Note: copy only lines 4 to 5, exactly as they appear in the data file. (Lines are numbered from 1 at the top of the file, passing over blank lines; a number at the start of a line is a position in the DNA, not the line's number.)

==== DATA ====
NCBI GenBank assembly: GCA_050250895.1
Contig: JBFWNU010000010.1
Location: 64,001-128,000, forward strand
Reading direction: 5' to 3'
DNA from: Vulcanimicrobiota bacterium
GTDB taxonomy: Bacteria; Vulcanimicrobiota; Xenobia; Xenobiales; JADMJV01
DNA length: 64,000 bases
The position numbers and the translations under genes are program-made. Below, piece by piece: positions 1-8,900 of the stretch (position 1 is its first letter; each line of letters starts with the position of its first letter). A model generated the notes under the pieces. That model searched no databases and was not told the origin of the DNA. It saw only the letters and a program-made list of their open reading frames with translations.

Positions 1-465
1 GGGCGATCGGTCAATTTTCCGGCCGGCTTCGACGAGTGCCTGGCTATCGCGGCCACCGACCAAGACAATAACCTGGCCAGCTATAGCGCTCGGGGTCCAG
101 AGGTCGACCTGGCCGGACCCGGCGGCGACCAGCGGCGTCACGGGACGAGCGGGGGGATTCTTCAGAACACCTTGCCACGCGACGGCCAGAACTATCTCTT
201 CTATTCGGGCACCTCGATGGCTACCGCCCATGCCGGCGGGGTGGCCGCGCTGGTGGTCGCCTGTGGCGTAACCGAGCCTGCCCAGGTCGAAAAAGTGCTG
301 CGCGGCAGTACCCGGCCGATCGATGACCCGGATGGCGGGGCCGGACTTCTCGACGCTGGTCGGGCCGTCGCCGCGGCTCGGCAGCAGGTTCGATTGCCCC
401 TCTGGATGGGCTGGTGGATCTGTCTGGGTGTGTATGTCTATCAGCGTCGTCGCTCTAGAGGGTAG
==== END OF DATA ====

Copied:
Reading direction: 5' to 3'
DNA from: Vulcanimicrobiota bacterium